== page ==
Why You Should Not Use Smartphone Fingerprint Readers

Why You Should Not Use Smartphone Fingerprint Readers
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Joseph Steinberg

Published on February 4, 2016


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While many smartphones today come with fingerprint readers, people should exercise caution in relying on these features – especially when security is important. Here are several reasons why:
  1. Your fingerprints are all likely all over your phone. You do hold it with your hands, right? How hard would it be for criminals who steal the phone to lift your prints and unlock the phone? No, that’s not something the average street thief looking to make quick buck might do – but if someone wants the data on your phone for whatever reason it certainly remains a viable possibility. The Discovery Channel television show “Myth Busters” demonstrated several years ago how simple it can be for someone to defeat a fingerprint authentication system. It is true that smartphone vendors claim to utilize technology that has improved since the show aired – but how certain are you of their new technology’s strength? Remember, it took only about one day for hackers to defeat the iPhone fingerprint authentication that was also supposed to be strong.
  1. The winter. Don’t you hate having to take off your glove to unlock your phone? Several years ago you had to remove your gloves to use your phone in general, so removing them to unlock the device was not a big deal, but with today’s smartphone-compatible gloves removing them is usually no longer necessary. Why create the need?
  1. It’s not a secret that there is powerful malware designed to infect smartphones. What happens if somehow your phone gets infected and malware captures your fingerprints? You won’t be able to reset them – ever. I know: theoretically it is impossible for malware to capture fingerprints because of the way smartphone fingerprint readers are designed. And that may be true on some models – but are you positive that the reader on your new smartphone was designed and implemented perfectly with no possible bugs that could undermine that protection?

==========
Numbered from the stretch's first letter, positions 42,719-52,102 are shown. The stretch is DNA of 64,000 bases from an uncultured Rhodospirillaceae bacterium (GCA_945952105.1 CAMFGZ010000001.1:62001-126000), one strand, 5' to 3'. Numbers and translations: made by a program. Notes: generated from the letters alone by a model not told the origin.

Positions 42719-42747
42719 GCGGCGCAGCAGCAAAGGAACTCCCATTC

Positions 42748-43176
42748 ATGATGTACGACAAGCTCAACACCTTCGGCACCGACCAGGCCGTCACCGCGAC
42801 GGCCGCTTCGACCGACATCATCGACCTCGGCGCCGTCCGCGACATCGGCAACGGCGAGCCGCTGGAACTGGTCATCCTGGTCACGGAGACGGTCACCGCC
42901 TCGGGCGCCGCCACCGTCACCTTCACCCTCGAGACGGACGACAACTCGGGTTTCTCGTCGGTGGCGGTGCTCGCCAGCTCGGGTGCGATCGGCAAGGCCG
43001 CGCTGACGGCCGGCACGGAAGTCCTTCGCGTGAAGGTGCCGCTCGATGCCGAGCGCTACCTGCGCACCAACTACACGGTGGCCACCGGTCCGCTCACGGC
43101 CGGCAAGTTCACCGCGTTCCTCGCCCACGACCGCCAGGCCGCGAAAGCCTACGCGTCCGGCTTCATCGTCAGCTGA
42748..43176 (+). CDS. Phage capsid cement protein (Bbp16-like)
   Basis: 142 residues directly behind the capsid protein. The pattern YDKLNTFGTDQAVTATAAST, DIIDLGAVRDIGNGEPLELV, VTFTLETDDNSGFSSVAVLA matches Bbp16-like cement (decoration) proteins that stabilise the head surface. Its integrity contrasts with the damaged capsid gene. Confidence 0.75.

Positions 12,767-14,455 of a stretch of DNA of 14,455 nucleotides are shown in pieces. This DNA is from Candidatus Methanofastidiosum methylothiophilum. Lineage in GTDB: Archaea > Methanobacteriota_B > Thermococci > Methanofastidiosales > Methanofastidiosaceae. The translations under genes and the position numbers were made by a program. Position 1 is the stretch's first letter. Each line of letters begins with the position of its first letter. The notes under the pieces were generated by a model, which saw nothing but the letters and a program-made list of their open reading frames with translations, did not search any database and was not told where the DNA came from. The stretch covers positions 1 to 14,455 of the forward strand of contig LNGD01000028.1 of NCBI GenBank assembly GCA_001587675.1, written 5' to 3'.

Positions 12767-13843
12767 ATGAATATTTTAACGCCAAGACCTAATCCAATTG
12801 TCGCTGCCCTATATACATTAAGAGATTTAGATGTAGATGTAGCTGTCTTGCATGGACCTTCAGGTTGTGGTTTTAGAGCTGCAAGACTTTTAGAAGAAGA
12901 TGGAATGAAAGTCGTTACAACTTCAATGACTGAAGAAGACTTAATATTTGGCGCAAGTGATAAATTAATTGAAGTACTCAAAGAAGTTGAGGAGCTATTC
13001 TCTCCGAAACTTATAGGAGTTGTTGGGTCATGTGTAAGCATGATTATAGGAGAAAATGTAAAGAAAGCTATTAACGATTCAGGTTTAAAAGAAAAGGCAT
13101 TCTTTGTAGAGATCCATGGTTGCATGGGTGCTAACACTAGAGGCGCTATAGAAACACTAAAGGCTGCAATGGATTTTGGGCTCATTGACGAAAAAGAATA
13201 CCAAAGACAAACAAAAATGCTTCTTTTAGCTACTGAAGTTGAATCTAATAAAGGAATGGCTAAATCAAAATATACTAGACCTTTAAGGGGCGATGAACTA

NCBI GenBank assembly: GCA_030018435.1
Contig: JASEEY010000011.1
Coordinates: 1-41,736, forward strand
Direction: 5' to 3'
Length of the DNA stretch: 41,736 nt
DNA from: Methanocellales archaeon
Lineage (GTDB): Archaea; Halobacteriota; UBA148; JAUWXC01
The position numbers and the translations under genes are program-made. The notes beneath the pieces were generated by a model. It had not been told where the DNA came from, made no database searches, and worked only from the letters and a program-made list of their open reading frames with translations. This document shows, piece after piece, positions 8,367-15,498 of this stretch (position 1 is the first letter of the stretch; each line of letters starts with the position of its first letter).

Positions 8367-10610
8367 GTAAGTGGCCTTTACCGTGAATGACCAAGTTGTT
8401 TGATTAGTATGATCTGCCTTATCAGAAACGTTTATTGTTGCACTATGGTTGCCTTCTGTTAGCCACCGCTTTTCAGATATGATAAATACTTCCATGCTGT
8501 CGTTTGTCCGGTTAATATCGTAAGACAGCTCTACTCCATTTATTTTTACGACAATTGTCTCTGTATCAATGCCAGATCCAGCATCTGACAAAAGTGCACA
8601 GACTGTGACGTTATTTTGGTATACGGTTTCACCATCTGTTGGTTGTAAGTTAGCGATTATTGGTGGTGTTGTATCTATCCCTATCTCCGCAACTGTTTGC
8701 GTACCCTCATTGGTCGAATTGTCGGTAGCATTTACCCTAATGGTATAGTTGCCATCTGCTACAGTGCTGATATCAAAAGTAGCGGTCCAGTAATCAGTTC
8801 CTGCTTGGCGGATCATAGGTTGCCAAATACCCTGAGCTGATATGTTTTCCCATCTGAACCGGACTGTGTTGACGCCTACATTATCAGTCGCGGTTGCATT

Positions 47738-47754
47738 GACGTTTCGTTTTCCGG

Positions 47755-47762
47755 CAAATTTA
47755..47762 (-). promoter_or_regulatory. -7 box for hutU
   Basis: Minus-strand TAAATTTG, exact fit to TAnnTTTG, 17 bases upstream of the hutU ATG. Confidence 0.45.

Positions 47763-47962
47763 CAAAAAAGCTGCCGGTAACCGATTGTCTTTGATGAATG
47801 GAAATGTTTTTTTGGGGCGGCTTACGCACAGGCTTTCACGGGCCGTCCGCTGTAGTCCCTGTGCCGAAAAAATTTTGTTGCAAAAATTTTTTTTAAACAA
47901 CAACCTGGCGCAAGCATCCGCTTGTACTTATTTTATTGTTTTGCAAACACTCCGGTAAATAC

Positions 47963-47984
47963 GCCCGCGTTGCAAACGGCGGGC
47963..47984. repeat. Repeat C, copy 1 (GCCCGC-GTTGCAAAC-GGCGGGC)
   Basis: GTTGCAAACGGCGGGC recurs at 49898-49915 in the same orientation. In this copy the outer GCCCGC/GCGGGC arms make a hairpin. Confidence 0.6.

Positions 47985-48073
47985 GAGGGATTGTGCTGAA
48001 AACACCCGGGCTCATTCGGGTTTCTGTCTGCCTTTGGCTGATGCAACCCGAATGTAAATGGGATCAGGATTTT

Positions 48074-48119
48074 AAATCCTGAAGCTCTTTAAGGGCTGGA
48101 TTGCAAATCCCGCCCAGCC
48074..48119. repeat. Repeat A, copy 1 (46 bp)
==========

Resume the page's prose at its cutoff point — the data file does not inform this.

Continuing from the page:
1. Even if the manufacturer did get the aforementioned design and implementation 100% right, how do you know that the fingerprint reader on the particular phone that you bought works the way the manufacturer designed it? You don’t think there are any criminals selling phones online that have been infected with malware? How much is personal data coupled with fingerprints worth to criminals? How hard is it to modify a phone to make the fingerprint reader work in a way that allows malware to capture fingerprints? If I have thought of it, I’m pretty sure that so have criminals whose livelihood depends on staying one step ahead of honest consumers.
  1. If anything goes wrong, the consequences are severe. Fingerprints are for life; if a criminal obtains a fingerprint from your phone, he or she will likely also be able to obtain other information about you (such data is all over your phone). You could be at risk for identity theft for the rest of your life, and someone might even be able to frame you for a crime that you did not commit. Yes, these possibilities seem remote or science-fiction like – or perhaps part of the plot of my upcoming novel – but keep in mind that but a generation ago most of today’s technology enabled crimes would have also made great science fiction plots.
  1. Do you trust your government not to demand that backdoors be added to phones in order to collect fingerprints? Some people might, others may not.
  1. What happens if you for some reason need someone else to unlock your phone? If you use a fingerprint to lock a phone, make sure that the device can also be unlocked with a password. (Using a password might help address winter situations as well.)
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About the Author

The author is the CEO of SecureMySocial, is a renowned cyber security thought leader and author of several books on the topic, including (ISC)2’s official study guide for the CISSP-ISSMP exam. Recognized by Onalytica as one of the top cyber-security influencers in the world, he is also the inventor of several IT Security technologies widely-used today; his work is cited in over 100 published US patent filings. He is also one of only 28 people worldwide to hold the suite of advanced information-security certifications, CISSP, ISSAP, ISSMP, and CSSLP, indicating that he possesses a rare, robust knowledge of information security that is both broad and deep.


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